But he does point out that due to this newly crystallized security from consequences, they will not be prone to cooperate with the idea of systemic
change that might lessen that security.
But Mr. Soros states next what appears to be a prefabricated excuse... he's too busy to give this issue appropriate attention. Interesting. The
President is preoccupied. Isn't that why he has a cabinet? Or did he appoint cabinet members who are not capable of handling their areas of
responsibility.... I know the inevitable answer to THAT question.... more Czars.
China’s leadership needs to be even more far-sighted than Obama is. China is replacing the American consumer as the motor of the world
economy. Since it is a smaller motor, the world economy will grow slower, but China’s influence will rise very fast.
China must appreciate the show of confidence. They are truly blessed with the precept that the State is more important than the citizen. Hence the
poison food, shoddy materials, and desperately transparent manipulation of the flow of information. Don't worry China, George is on your side....
For the time being, the Chinese public is willing to subordinate its individual freedom to political stability and economic advancement. But
that may not continue indefinitely – and the rest of the world will never subordinate its freedom to the prosperity of the Chinese state.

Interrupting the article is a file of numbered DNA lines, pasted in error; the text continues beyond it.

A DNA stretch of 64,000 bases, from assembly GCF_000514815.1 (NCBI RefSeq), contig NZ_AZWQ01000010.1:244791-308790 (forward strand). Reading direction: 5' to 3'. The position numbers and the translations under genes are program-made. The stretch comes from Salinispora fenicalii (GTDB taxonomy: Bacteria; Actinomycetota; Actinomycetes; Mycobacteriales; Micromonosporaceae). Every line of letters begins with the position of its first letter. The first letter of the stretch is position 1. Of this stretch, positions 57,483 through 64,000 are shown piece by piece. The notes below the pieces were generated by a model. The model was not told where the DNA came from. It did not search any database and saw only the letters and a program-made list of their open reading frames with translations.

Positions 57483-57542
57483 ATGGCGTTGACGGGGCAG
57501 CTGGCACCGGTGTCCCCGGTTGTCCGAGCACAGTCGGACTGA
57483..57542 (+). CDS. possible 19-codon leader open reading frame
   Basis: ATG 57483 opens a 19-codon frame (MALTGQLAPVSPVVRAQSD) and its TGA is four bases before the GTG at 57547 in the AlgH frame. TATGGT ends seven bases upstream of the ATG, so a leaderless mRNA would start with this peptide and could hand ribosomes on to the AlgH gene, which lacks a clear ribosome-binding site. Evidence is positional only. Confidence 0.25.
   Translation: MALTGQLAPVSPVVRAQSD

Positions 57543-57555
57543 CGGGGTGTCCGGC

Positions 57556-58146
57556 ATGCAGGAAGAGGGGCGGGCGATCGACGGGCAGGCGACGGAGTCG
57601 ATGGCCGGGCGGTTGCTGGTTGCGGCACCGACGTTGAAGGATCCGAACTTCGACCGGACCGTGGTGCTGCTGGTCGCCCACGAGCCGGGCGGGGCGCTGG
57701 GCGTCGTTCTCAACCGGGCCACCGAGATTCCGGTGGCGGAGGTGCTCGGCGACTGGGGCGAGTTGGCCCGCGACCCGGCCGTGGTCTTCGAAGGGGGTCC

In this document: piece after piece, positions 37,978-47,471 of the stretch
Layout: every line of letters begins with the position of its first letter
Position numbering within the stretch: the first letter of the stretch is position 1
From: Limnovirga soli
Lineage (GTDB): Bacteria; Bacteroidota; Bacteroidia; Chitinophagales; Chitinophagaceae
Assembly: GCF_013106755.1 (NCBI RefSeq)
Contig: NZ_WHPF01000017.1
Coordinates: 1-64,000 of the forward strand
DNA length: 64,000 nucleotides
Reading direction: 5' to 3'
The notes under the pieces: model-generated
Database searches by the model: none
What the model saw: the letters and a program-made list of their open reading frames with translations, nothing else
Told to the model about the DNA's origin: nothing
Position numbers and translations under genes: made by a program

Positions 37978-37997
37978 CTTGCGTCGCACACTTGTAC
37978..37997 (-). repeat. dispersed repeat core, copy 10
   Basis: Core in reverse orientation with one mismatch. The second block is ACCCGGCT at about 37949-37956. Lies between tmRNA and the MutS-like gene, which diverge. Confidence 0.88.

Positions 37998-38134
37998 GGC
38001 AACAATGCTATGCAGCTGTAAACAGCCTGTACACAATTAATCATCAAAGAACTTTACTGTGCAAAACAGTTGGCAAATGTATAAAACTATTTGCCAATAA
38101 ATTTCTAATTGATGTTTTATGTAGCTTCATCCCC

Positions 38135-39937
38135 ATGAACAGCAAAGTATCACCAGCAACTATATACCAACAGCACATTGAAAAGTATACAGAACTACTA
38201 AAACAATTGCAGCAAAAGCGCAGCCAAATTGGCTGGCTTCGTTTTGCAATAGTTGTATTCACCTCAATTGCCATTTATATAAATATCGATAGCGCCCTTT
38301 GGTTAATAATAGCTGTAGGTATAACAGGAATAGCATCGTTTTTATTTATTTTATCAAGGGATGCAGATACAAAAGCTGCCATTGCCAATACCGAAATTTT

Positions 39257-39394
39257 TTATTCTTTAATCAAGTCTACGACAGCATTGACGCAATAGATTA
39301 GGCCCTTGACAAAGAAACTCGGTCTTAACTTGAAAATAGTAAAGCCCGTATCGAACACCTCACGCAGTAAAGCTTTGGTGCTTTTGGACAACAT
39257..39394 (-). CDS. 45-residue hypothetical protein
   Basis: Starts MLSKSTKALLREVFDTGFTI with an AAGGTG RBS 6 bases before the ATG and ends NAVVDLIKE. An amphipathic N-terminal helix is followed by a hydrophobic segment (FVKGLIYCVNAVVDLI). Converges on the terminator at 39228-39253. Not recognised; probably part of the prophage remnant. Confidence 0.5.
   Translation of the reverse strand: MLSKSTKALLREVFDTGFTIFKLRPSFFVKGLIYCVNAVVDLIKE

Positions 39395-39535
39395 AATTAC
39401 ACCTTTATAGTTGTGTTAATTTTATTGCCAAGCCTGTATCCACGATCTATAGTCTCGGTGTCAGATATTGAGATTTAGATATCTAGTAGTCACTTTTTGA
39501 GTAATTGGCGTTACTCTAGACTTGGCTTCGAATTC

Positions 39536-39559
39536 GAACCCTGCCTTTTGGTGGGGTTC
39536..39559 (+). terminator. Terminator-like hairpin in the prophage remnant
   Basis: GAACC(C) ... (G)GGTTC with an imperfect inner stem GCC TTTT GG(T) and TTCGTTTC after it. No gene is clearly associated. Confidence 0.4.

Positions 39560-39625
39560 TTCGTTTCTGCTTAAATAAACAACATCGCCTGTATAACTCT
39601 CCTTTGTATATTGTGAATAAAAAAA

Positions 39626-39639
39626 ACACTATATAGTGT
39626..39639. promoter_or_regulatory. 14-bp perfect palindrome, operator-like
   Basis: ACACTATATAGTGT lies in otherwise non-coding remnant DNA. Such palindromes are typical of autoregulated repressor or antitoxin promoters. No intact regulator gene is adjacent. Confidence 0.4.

Such a crying shame that Americans are NOT willing to sublimate individual freedom, which we regard as personal sovereign inalienable right to benefit
the colossal corporate enterprise of the state and it's entrenched business activities. I understand Mr. Soros' perspective of that being a 'bad
thing'; but I disagree with the assessment.
You see, if the government cannot proceed to operate while engendering and actually protecting those freedoms, it is the government's operation that
must change to accommodate it, not vice-verse, which presupposes that those benefiting from the operation of government (like certain businesses)
deserve more consideration than anyone else.
As China becomes a world leader, it must transform itself into a more open society that the rest of the world is willing to accept as a world
leader. Military power relations being what they are, China has no alternative to peaceful, harmonious development. Indeed, the future of the world
depends on it.
Just as in America, China, Russia, or ANY nation state on this planet, the meme of 'world leader' MUST be destroyed. It is only an excuse to
justify the coercive application of force based on a single set of priorities determined unilaterally. It also provides the stereotypical illusion
that the shadow puppetry of diplomacy in politics is the guiding force of the human condition.
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Copyright: Project Syndicate, 2009.